Hong Kong Exchanges and Clearing Limited (HKEX), which operates Asia's third-largest stock market, earned HK$143 million in IPO listing fees in 2018, a small fraction of its revenue of HK$15.87 billion.

However, a constant stream of IPOs helps bolster lucrative trading fees. There were over 120 active IPO applications for Hong Kong's main board as of January 31.

The global coronavirus outbreak is going to have a very negative impact on the pipeline of deals, because due diligence of a company's financial figures just cannot be done by video conferencing, said a senior investment banker in Hong Kong, declining to be named.

The increasing isolation of Hong Kong also has ramifications for deal-making across the region as the city is home to a quorum of investors who trade on multiple markets.

Companies across Asia have shelved marketing road shows, during which they tout shares to prospective investors, until authorities can bring the virus under control.

Sanitary products maker Softex Indonesia, backed by private equity firm CVC Capital Partners, has delayed the launch of marketing of its Indonesian IPO, said another person familiar with the matter. While that decision has rather more to do with the company wanting to use its year-end financial statements than the spread of the virus, the person said, waiting until prospective investors in Hong Kong are open to buying into the potentially US$400 million IPO cannot hurt. A CVC spokesperson declined to comment, and Softex declined to comment.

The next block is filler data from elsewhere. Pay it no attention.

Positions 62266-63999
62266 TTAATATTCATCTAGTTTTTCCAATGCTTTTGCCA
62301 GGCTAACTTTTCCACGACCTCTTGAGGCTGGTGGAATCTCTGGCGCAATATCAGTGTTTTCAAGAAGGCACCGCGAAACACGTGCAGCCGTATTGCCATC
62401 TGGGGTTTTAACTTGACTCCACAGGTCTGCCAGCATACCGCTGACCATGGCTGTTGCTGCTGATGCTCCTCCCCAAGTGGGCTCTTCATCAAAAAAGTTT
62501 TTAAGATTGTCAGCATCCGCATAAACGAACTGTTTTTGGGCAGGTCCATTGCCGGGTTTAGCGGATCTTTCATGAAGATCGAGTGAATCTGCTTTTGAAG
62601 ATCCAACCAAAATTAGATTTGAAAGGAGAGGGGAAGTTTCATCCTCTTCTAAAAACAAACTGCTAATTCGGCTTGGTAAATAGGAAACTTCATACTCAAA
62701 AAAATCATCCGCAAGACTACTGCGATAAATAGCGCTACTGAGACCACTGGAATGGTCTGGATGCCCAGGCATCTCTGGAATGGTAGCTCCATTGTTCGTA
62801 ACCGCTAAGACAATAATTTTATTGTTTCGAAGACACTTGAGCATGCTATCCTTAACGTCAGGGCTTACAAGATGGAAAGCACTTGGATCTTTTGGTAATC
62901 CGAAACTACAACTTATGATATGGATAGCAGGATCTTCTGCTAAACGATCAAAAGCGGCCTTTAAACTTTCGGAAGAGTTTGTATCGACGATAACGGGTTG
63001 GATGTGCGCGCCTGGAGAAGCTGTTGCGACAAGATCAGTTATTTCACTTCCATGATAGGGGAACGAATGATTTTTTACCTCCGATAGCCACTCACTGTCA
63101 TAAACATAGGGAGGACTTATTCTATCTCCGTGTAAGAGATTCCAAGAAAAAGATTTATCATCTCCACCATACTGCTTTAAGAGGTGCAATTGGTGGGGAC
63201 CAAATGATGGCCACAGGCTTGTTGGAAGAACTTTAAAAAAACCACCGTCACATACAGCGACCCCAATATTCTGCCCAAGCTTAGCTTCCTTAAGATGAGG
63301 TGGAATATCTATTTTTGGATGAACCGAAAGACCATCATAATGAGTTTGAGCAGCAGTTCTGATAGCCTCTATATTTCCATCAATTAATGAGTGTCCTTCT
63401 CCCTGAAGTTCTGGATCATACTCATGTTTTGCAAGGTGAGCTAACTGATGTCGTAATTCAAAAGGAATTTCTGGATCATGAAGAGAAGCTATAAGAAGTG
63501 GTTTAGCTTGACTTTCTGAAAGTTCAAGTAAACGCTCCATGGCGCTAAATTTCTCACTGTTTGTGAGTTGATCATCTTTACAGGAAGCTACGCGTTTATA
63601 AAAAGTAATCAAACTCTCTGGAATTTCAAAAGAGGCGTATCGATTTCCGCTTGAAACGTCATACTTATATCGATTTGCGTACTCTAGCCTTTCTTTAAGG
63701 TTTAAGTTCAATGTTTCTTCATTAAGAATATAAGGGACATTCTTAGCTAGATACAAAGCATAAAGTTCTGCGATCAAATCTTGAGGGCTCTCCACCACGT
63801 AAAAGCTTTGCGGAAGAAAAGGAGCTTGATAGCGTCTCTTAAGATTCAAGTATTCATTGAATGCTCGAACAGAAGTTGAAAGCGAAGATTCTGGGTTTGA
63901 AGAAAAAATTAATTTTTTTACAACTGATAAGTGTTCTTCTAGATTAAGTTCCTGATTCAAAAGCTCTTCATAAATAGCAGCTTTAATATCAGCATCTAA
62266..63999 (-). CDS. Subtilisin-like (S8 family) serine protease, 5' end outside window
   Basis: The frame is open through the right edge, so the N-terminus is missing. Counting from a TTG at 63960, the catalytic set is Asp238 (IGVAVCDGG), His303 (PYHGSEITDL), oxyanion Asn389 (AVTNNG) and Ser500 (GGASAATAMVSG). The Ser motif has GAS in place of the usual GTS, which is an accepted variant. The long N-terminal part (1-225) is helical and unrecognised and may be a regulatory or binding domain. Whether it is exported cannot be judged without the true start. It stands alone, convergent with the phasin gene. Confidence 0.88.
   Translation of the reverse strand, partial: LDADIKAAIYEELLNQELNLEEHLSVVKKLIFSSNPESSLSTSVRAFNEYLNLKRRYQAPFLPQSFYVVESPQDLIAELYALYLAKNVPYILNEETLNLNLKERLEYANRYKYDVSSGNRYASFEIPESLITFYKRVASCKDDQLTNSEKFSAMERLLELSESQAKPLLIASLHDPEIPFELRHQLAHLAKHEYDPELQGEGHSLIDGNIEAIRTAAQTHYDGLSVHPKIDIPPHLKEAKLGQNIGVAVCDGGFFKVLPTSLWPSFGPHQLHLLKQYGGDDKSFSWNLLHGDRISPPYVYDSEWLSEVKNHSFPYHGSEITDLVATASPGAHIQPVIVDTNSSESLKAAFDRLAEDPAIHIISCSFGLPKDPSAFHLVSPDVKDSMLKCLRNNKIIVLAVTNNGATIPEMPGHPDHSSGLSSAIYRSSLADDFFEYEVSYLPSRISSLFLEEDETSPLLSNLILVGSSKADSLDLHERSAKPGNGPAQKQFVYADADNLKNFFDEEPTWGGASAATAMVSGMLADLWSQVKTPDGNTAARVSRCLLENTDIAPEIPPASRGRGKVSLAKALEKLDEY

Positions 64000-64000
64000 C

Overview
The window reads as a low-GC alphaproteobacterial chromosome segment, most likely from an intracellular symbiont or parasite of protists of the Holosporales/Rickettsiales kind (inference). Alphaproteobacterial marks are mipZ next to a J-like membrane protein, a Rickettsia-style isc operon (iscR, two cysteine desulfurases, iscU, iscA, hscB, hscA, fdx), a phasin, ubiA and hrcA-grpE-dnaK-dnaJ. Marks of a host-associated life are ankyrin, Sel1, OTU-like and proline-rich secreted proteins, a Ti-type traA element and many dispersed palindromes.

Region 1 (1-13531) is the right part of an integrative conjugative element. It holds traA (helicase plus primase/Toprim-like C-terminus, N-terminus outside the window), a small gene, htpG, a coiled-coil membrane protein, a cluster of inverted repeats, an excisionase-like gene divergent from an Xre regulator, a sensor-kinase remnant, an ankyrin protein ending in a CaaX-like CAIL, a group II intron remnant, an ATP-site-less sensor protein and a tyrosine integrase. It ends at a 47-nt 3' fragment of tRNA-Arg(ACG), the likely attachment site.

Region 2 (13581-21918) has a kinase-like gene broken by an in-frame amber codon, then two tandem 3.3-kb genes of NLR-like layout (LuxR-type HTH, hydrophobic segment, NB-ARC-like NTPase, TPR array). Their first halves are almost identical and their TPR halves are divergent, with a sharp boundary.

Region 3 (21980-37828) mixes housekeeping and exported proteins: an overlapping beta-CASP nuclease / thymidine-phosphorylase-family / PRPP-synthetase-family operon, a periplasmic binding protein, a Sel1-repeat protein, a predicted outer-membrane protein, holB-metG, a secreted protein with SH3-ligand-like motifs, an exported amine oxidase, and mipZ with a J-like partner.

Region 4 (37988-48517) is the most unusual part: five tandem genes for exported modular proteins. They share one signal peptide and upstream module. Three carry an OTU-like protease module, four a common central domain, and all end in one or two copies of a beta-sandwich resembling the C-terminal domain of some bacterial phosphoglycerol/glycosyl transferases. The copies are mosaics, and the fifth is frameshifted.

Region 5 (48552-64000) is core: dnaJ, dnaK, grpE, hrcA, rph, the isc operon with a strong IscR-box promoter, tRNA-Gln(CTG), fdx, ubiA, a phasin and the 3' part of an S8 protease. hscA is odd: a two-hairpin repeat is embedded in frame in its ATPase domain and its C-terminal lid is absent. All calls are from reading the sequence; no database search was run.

Big investors are even reluctant to meet people coming from the airport, said another senior investment banker.

Among the smaller deals in the market looking to soldier on are: Chinese online insurance provider Huize, which is making its debut on Nasdaq, blank check company Citic Capital Acquisition and local brokerage Fu Shek Financial.

After lodging a listing application, a company has six months to execute its IPO or refile. Any delay means having to resubmit fresh financial statements, which could take longer than usual, given many of the city's professionals are in lockdown and government imposed quarantines for up to 14 days.

The city's association of accountants warned on February 4 that many companies will miss the March 31 deadline to file quarterly earnings reports for the three months ended December, as auditors face travel restrictions in mainland China.